Thursday, September 17, 2009

Who's right, Jimmy or Barack?

So Jimmy Carter claims that the emotional, borderline-violent resistance to Obama by conservative whites is based on race. And Obama says it isn't. Which one's right?

The problem with this question is that the answer, like the role of racism in American politics in general, is deeply nuanced and doesn't lend itself easily to an A or B response. Ari and I had a spirited discussion on this very topic last week (see the comments here).

Jimmy Carter is making a causal argument: Obama's race is causing many conservatives to oppose him viciously. Of course, any causal argument implies a counter-factual one: if Obama were white, many conservatives would not be opposing him viciously. This, to my mind, strains credulity. Anyone who thinks a white Obama would not be encountering this kind of resistance just doesn't remember Bill Clinton's presidency. Jerry Fallwell called Clinton a murderer. Jesse Helms suggested that Clinton would be shot should he visit the Carolinas. A parody Clinton/Gore bumpersticker read "Commie/Bore." Hillary Clinton was, of course, called a murderous lesbian, as was Janet Reno. And, in the end, Bill Clinton was impeached. And by the way, he was white.

Now this doesn't mean that race has nothing to do with what's going on today. We obviously see a lot of racist crap showing up at protests and town hall meetings. And when white people scream that they want their country back, it's hard not to think that race is playing a role there.

One thing that was both surprising and gratifying was the relative lack of a race effect in last year's election. John Sides did a nice analysis showing that Obama's race may have hurt him by about one percentage point. That's not nothing, but it's far less consequential than many had expected earlier in the year. Of course, that's just another counter-factual argument -- a white Obama would have done about the same as the black Obama did. But this doesn't let white racists off the hook. The two major parties have polarized on racial issues in recent decades, to the point where most white racists, if they vote, are voting Republican. (No, I am not arguing that Republicans are racist. Just that most racists today are Republicans.) So of course Obama didn't lose votes because of his race. He was never going to get those votes anyway because he's a Democrat.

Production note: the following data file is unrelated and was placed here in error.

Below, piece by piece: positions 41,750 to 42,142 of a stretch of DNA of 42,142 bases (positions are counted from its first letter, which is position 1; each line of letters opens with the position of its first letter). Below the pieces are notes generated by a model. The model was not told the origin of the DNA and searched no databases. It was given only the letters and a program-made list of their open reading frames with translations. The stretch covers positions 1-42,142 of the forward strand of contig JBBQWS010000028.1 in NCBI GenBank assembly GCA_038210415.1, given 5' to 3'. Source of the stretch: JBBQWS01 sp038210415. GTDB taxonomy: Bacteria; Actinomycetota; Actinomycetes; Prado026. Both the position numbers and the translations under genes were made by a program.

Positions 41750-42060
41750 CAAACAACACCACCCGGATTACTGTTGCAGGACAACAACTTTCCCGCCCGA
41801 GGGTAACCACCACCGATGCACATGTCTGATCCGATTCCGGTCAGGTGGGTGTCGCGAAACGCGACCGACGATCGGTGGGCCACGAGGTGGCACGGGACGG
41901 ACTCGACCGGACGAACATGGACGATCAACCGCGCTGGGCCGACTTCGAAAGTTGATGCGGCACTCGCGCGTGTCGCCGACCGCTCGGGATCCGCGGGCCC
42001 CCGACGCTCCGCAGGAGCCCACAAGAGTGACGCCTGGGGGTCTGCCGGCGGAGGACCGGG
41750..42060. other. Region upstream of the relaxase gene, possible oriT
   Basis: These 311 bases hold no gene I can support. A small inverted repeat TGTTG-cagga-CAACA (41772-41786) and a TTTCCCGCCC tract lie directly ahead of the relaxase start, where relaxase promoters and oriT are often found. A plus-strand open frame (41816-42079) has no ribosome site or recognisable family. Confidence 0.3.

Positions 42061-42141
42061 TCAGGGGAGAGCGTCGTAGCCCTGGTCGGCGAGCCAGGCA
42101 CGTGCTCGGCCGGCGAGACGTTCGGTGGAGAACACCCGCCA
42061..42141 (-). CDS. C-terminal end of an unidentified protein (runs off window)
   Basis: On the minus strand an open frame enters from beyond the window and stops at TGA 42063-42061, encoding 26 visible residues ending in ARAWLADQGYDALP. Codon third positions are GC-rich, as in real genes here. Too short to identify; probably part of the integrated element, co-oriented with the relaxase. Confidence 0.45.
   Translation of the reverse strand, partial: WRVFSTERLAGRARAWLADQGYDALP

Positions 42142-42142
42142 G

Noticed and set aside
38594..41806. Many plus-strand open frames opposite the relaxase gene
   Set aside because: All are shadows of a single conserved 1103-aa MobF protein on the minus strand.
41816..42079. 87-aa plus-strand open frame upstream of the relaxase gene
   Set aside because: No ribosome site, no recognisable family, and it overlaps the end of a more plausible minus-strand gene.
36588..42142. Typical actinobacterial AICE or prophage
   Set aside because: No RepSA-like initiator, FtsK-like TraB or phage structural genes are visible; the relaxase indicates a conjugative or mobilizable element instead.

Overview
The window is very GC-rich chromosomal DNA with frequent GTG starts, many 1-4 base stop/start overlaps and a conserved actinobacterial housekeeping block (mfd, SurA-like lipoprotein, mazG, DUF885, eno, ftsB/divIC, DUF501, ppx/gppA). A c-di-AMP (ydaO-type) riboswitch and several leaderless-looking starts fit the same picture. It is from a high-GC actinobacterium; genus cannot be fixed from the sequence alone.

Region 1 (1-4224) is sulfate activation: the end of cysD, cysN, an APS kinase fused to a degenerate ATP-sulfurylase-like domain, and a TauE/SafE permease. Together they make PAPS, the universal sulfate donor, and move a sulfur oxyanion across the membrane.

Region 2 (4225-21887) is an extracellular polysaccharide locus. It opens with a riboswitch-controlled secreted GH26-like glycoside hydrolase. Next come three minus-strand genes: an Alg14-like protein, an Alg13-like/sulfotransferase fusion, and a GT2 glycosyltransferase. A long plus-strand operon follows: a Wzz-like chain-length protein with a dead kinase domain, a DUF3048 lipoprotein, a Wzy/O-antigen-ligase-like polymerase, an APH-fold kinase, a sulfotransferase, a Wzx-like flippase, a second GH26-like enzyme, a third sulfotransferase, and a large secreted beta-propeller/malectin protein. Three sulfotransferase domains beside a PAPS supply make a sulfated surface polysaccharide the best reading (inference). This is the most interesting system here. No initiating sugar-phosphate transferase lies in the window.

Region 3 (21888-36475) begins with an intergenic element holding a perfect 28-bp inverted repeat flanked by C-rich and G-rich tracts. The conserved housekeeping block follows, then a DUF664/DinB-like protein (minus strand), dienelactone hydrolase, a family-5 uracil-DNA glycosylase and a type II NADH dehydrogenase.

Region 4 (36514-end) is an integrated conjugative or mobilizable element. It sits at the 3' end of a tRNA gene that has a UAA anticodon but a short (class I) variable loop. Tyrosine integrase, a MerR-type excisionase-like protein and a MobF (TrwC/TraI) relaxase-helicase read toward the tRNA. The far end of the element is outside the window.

I am confident that either Hillary Clinton or John Edwards would be facing similarly virulent opposition today were either of them president. Probably the same folks bringing the racist drivel to protests would be spewing misogynistic or gay-baiting slogans today. What's motivating the anger is simple ideological resistance to big government (properly distilled by conservative opinion-making elites). It has the added feature of bringing out the racists, but I don't think that's most of what's going on here. As I suggested earlier, you can explain much of what's going on without reference to race.


Milan said...

What's the deal with Obama endorsing Bennet over Romanoff? Will this put a kabash to Romanoff's prospects of getting elected?

Joe said...

Agreed, generally. I think most of it is populist angst and/or paranoid delusion and given the party sorting over the last 4 decades it doesn't matter much in elections. So let me couch my exception as conditionally as I can, and point out why I think the charge of racism should stick at the margins.

In WJ Cash's "The Mind of the South" he notes that relationships between poor southern farmers and their wealthy cousins did not erupt into class conflict because the poor cousins could always point to the blacks as being worse-off; in every dispute the whites sided with the whites. They controlled the government and no matter how badly they behaved they would stick together against the blacks. This was their bond.

Losing the presidency has utterly destroyed whatever vestige of comfort they gained from this. The "I want my country back" rhetoric is the agony of some whites (not many, I hope, but you only need a few for the cameras) realizing that their previous status as perennial top-dogs has been finally and irreversibly overturned. It's an existential crisis. They may like blacks, even have some black friends, but in the end the White House was always White. That security is now gone.

Seth Masket said...

Good points, Joe.

Rob Rushing said...

Agreed—but every dyed-in-the-wool ultra lefty I know insists that it's race, race, race. And my own conversations with increasingly crazy right-wing relatives (and the occasional Facebook friend-of-a-friend) indicate that race is a persistent, almost fetishistic, point of fascination and contention. My mother opened with: "Why does he pretend that he's black? Where I grew up no one would call him black!" (She grew up—try not to laugh—in Arkansas.) Others asked virtually the same question: "Why does he pretend that he's white?"

Still, the tea bagger nuttiness seems to be inspired less by race than the intoxicating pleasures of rage and (Sen. Wilson) 14-year-old-boy misbehavior.

Seth Masket said...

Thanks, guys. I've posted more on this topic here.

Nan said...

I would add Kazin's The Populist Persuasion and Roediger's, The Wages of Whiteness to Joe's comments.

Obama's existence IS an existential loss for white populists who've always chosen to bond across the much more daunting divides of class against blacks than to ally with blacks against class exploitation in the U.S. So when a Wilson makes his 14 year-old play for attention, which is directed to a black person in power from a white Carolinian, it taps into deep and quite subconscious strains across white popular culture.

p.s. The link between the GOP and racism extends way before the Southern Strategy, and U of OR leftie pal Joe Lowndes just put out a good book about it: From the New Deal to the New Right: Race and the Southern Origins of Modern Conservatism. (Yale)